Chadda (the Ash Mistry series) crafts an entertaining exploration of New York City through the eyes of an irreverent Iraqi American Muslim teen. Ever since Sikander Aziz’s older brother died in a motorcycle accident two years ago, the now-13-year-old’s responsibilities have been piling up. Forgoing usual games nights with friends, Sik spends his evenings helping out at his parents’ Brooklyn deli, serving delicious Arab and Medi-terranean food to passersby. One night, though, his routine goes badly wrong when a pair of demons from Babylonian mythology launch a vicious attack on him, assisted by disease-ridden rodents. As servants of Nergal, the Mesopotamian god of plagues, their false belief that Sik holds the secret to eternal life puts him in the god’s crosshairs. Together with Belet, daughter of the war goddess Ishtar, and Daoud, a vain would-be actor and friend, Sik must find the ancient flower of immortality and save his city from Nergal’s devastation. Combining fast-paced action and heavy doses of humor, this Gilgamesh-inspired novel benefits from a well-developed secondary cast. The touching exploration of adolescent grief, and the strong connections between Sik and his parents, provide additional nuance and depth. Ages 8–12. Agent: Sarah Davies, Greenhouse Literary. (Jan.)
"This is a lush read with high appeal, full of apocalyptic drama, fight scenes, and stomach-turning descriptions of Neural and his band of demons, balanced with Sik's dry humor and a cast of quirky, vivid characters."School Library Journal
"An epic adventure worthy of Gilgamesh. Chadda brings attention to the less well-recognized mythology of ancient Mesopotamia with engaging humor and wit."Kirkus Reviews
PRAISE FOR SHADOW MAGIC
*"Short chapters filled with action, appealing characters, and cliff-hanger endings make this fantasy the kind of book readers will find hard to put down."School Library Journal (starred review)
PRAISE FOR SHADOW MAGIC
*"Shadow Magic is a fast-paced read full of mystery, magic, misdirection, giant bats, and zombies. The characters are compelling, and the world is imaginative and well-crafted. Middle grade fantasy readers will find this book riveting and look for a sequel."School Library Connection (starred review)
Gr 5–7—Thirteen-year-old Sikander Aziz's parents are the patients zero of a plague attacking New York City. Before they were isolated in a hospital ward, Sik's parents, who are Iraqi refugees, owned a successful deli in Manhattan, which thrived even as the family grieved the recent loss of Sik's older brother Mo. When Sik finds out that Nergal, a Mesopotamian plague god, is behind the pandemic, he teams up with new friend Belet and her adoptive mother, the goddess Ishtar, before bringing Gilgamesh out of retirement. This is a lush read with high appeal, full of apocalyptic drama, fight scenes, and stomach-churning descriptions of Nergal and his band of demons, balanced with Sik's dry humor and a cast of quirky, vivid characters. Belet is a brilliant fighter and is best friends with Kasasu, her sarcastic, talking sword; Gilgamesh is a pacifist and vegan baker; and Mo's friend Daoud (and, readers eventually learn, his great love) is a vain actor in denial that he is being typecast as a terrorist. There are other instances of Islamophobia in the story, and Muslim identity is an essential theme. The dialogue includes Arabic phrases and terms relating to Islam, all listed in a glossary, and there is even a reconciliation between Sik's Muslim faith and the existence of multiple gods and goddesses. VERDICT Featuring gods and goddesses and, importantly, Muslim heroes, this #OwnVoices tale eerily echoes our pandemic present; but readers will find escape in the entertaining balance of an apocalyptic setting with irreverent humor.—Lisa Goldstein, Brooklyn P.L.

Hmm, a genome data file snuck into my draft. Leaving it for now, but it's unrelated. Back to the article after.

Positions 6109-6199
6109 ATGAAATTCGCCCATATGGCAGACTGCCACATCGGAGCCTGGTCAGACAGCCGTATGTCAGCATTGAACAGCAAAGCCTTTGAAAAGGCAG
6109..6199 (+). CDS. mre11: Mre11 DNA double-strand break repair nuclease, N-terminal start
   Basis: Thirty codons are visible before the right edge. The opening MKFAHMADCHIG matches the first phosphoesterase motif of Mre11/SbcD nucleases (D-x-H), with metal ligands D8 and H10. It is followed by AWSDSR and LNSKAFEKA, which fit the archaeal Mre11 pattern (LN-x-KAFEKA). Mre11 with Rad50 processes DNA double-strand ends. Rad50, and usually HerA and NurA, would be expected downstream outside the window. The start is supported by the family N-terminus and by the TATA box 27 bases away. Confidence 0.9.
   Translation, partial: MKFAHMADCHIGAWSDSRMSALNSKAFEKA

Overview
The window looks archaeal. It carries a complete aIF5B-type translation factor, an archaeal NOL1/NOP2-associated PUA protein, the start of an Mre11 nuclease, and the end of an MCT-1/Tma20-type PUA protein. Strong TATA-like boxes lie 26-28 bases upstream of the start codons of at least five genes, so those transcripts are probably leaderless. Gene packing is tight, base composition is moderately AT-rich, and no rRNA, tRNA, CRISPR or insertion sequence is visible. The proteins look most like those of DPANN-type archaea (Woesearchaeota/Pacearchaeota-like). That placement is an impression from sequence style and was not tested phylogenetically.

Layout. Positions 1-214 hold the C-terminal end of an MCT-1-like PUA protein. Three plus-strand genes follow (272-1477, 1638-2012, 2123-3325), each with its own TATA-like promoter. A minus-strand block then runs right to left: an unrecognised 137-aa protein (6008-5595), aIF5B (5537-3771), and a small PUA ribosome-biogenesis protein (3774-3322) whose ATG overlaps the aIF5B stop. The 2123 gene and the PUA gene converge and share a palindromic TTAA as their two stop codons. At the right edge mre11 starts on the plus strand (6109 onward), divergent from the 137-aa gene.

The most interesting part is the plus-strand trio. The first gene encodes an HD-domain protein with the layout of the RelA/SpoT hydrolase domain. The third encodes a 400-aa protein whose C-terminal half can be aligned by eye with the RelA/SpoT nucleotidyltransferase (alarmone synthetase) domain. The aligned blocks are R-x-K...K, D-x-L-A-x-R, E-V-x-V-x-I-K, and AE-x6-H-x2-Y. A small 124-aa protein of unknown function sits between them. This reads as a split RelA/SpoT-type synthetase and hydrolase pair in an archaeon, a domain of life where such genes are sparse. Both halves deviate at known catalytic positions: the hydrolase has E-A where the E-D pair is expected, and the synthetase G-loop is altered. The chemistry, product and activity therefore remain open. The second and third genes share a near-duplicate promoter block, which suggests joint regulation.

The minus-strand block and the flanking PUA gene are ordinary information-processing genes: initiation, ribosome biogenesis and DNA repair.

Thirteen-year-old Iraqi American Sikander Aziz must stop the ancient Mesopotamian plague god Nergal from raining destruction and pestilence on New York City.
After the death of his older brother, Mo, who died during a trip to Iraq, Sik has been working in his refugee parents’ New York deli nonstop, trying to stymie his grief. But when Nergal and his minions trash the deli while seeking a stolen treasure, they start a plague that infects Sik’s parents and threatens all of New York. Teaming up with the goddess Ishtar; her sword-wielding adoptive daughter, Belet; and Mo’s frequently typecast aspiring actor best friend, Daoud, they must find a way to stop Nergal and cure New York’s residents in an epic adventure worthy of Gilgamesh. Chadda brings attention to the less well-recognized mythology of ancient Mesopotamia with engaging humor and wit. Dialogue between characters, most of whom are Iraqi and Iraqi American, allows exploration of heavier topics of Islamophobia, anti-Arabism, and terrorist and Orientalist tropes to be inserted with ease. The Aziz family and Daoud are Muslims; Chadda navigates the difficult line of reconciling the depiction of characters interacting with multiple gods with the fundamental Muslim belief in one God both in the text and the backmatter. Daoud and Mo are alluded to being gay and having been in love.
Well paced and witty. (author's note, glossary) (Fantasy. 10-14)